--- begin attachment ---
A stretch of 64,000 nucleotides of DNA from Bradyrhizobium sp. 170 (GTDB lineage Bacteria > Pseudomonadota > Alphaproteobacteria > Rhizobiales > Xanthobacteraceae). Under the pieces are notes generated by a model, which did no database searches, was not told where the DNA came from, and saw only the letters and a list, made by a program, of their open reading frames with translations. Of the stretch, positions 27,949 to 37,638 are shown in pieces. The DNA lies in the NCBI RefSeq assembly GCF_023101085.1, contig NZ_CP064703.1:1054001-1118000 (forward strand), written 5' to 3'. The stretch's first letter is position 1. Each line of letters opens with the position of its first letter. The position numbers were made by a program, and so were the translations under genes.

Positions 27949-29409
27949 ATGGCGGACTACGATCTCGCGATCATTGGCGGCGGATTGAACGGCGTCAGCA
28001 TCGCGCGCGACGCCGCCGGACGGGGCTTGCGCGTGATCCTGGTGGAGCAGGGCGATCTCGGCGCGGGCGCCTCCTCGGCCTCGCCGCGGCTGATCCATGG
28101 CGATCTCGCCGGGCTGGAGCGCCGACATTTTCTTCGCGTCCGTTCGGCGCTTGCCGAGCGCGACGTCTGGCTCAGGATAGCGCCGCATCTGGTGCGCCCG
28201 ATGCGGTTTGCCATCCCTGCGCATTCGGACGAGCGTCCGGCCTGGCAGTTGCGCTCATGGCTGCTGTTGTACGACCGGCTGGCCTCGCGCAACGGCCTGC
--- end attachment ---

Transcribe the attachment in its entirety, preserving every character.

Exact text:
A stretch of 64,000 nucleotides of DNA from Bradyrhizobium sp. 170 (GTDB lineage Bacteria > Pseudomonadota > Alphaproteobacteria > Rhizobiales > Xanthobacteraceae). Under the pieces are notes generated by a model, which did no database searches, was not told where the DNA came from, and saw only the letters and a list, made by a program, of their open reading frames with translations. Of the stretch, positions 27,949 to 37,638 are shown in pieces. The DNA lies in the NCBI RefSeq assembly GCF_023101085.1, contig NZ_CP064703.1:1054001-1118000 (forward strand), written 5' to 3'. The stretch's first letter is position 1. Each line of letters opens with the position of its first letter. The position numbers were made by a program, and so were the translations under genes.

Positions 27949-29409
27949 ATGGCGGACTACGATCTCGCGATCATTGGCGGCGGATTGAACGGCGTCAGCA
28001 TCGCGCGCGACGCCGCCGGACGGGGCTTGCGCGTGATCCTGGTGGAGCAGGGCGATCTCGGCGCGGGCGCCTCCTCGGCCTCGCCGCGGCTGATCCATGG
28101 CGATCTCGCCGGGCTGGAGCGCCGACATTTTCTTCGCGTCCGTTCGGCGCTTGCCGAGCGCGACGTCTGGCTCAGGATAGCGCCGCATCTGGTGCGCCCG
28201 ATGCGGTTTGCCATCCCTGCGCATTCGGACGAGCGTCCGGCCTGGCAGTTGCGCTCATGGCTGCTGTTGTACGACCGGCTGGCCTCGCGCAACGGCCTGC